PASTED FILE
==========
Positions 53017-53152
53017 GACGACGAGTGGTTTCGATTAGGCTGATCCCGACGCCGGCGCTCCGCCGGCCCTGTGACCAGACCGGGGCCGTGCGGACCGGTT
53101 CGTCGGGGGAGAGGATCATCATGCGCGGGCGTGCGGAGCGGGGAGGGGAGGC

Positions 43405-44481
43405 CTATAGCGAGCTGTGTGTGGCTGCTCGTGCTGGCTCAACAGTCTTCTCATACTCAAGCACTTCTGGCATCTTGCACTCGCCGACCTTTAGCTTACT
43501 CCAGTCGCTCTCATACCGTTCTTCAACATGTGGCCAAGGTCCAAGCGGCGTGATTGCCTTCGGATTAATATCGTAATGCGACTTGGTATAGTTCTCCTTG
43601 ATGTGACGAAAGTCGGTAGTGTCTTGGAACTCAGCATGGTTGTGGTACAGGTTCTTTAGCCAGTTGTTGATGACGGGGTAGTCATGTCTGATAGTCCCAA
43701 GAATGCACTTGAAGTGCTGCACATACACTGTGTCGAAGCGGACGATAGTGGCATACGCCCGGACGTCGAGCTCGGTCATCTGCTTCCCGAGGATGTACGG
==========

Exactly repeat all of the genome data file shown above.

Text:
Positions 53017-53152
53017 GACGACGAGTGGTTTCGATTAGGCTGATCCCGACGCCGGCGCTCCGCCGGCCCTGTGACCAGACCGGGGCCGTGCGGACCGGTT
53101 CGTCGGGGGAGAGGATCATCATGCGCGGGCGTGCGGAGCGGGGAGGGGAGGC

Positions 43405-44481
43405 CTATAGCGAGCTGTGTGTGGCTGCTCGTGCTGGCTCAACAGTCTTCTCATACTCAAGCACTTCTGGCATCTTGCACTCGCCGACCTTTAGCTTACT
43501 CCAGTCGCTCTCATACCGTTCTTCAACATGTGGCCAAGGTCCAAGCGGCGTGATTGCCTTCGGATTAATATCGTAATGCGACTTGGTATAGTTCTCCTTG
43601 ATGTGACGAAAGTCGGTAGTGTCTTGGAACTCAGCATGGTTGTGGTACAGGTTCTTTAGCCAGTTGTTGATGACGGGGTAGTCATGTCTGATAGTCCCAA
43701 GAATGCACTTGAAGTGCTGCACATACACTGTGTCGAAGCGGACGATAGTGGCATACGCCCGGACGTCGAGCTCGGTCATCTGCTTCCCGAGGATGTACGG